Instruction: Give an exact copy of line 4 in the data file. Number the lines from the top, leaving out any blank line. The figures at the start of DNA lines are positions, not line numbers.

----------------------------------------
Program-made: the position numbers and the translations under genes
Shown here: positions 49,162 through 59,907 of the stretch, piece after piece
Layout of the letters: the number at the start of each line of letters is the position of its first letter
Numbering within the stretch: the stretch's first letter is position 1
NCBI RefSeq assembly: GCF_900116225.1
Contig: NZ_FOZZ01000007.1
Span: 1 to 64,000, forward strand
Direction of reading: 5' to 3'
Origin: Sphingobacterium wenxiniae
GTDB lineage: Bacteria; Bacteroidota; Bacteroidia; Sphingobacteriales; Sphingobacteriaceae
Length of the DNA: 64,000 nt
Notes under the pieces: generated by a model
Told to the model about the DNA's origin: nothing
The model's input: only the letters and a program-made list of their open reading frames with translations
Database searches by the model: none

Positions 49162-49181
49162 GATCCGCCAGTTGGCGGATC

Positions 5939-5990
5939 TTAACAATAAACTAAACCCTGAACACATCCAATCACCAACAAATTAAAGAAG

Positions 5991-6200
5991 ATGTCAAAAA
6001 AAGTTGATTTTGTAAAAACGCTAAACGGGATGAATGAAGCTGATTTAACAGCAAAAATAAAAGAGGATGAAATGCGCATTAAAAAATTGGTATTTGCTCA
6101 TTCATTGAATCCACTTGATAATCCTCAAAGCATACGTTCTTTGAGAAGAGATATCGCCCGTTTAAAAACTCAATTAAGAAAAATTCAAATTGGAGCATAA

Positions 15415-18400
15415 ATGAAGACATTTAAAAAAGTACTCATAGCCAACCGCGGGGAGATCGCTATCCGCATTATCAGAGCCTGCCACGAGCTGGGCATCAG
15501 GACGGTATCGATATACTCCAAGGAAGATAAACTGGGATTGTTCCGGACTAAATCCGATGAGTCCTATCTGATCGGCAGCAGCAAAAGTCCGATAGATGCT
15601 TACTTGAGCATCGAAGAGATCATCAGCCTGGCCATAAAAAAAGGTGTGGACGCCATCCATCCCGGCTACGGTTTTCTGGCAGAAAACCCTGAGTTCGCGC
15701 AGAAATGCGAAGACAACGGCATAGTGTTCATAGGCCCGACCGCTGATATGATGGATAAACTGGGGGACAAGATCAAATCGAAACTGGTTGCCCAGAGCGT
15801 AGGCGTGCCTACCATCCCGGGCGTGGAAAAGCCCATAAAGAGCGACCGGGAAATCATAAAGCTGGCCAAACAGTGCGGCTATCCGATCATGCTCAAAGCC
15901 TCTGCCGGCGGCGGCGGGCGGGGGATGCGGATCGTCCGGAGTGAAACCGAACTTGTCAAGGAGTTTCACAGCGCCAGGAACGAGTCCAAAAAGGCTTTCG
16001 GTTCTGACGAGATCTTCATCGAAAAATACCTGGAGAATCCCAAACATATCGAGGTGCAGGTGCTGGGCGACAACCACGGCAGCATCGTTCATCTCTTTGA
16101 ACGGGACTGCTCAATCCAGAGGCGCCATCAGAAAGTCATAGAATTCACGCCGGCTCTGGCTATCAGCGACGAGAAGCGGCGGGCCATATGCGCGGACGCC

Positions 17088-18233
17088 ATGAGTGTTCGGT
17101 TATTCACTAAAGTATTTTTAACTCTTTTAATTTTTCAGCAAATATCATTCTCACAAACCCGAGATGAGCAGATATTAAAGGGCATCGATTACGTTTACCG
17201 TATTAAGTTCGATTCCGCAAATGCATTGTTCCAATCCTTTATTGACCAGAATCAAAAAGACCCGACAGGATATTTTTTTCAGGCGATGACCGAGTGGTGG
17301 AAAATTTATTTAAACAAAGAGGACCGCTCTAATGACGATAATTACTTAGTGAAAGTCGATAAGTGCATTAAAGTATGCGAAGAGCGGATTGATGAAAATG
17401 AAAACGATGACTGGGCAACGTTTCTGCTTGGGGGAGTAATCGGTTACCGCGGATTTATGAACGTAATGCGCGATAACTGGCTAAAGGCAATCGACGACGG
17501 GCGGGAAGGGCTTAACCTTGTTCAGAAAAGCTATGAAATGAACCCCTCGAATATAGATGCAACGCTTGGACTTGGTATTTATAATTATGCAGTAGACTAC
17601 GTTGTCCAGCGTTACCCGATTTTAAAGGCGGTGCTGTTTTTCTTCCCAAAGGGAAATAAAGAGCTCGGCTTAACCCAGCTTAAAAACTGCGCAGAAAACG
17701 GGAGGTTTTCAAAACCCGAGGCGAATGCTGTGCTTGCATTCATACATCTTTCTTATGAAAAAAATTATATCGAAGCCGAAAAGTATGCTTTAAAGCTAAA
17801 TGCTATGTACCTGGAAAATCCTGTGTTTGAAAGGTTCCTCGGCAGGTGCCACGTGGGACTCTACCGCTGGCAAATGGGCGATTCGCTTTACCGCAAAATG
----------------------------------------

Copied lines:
Numbering within the stretch: the stretch's first letter is position 1